Although deportation is a popular topic among international students, Johnson clarified international students are subject to deportation only if they are convicted of a crime or by losing student status from not passing courses, not paying tuition or being expelled for conduct reasons.
OU international students said they recognized the facilitation of “cross-cultural exchange on campus” by ISS, but they suggested more cultural diversity experiences to eradicate the gap between students.
“I have always noticed that there is a huge gap between international students and Americans,” the international student said. “Since one of the goals of the university is to ‘provide diverse cultural experiences to the university community,’ I believe that the university leaders should develop programs to provide equal opportunities and therefore create a safe and healthy environment for everyone.”
According to the Office of International Student Services, international students have the same constitutional rights as their American counterparts — including the freedom to assemble.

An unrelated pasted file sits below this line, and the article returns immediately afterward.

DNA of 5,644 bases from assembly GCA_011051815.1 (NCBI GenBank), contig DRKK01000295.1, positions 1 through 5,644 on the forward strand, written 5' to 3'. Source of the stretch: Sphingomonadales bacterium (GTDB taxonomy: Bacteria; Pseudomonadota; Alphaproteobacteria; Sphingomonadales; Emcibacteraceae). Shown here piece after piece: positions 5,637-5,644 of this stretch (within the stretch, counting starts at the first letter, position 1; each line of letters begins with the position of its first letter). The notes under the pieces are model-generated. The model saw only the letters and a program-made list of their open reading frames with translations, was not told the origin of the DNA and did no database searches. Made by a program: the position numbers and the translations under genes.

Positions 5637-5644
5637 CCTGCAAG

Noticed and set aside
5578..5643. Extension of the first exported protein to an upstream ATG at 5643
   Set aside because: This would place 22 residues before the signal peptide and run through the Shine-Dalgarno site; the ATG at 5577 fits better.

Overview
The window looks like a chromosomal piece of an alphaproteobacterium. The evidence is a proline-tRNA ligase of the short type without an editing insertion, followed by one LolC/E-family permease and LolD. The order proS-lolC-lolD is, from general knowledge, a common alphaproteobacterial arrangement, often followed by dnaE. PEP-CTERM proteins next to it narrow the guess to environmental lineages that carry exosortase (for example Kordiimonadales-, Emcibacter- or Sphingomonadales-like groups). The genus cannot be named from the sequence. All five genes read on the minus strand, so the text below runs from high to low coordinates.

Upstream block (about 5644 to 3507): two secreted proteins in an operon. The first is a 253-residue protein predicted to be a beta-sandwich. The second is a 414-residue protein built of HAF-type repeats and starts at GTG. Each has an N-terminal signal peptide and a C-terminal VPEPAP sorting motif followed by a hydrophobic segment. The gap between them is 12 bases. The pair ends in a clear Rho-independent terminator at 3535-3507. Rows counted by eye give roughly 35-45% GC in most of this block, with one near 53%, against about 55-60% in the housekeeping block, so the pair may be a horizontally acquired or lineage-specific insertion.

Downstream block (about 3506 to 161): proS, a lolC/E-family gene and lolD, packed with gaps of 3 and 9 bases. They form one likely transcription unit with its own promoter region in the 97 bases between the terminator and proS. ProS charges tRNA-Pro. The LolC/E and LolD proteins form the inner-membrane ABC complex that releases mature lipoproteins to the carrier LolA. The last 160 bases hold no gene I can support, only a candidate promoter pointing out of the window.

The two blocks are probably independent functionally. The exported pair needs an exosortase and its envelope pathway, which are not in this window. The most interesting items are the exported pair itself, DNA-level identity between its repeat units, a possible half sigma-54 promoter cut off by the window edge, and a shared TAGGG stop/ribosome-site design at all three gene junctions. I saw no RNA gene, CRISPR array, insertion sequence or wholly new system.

While international students were already concerned about their legal visa status during the Black Lives Matter protests across the U.S., they became the focus of demonstrations in light of an Immigration and Customs Enforcement decision that prohibited foreign students from re-entering or staying in the U.S. if they receive online-only courses.
Tuesday afternoon ICE reversed the decision on barring international students from online-only semesters for fall 2020 after Harvard and MIT — supported by 180 other universities including OU — took the case to the court.
For the international student, they said making smart decisions is key.
“Nevertheless, as an international student, I suggest you always make wise choices and be very cautious of the situations you put yourself in,” the student said. “If it does not feel right, then don’t do it — you have to be comfortable and make sure to protect your mental health at all costs.”
*Editor's note: This student wished to remain anonymous out of concern for their visa status.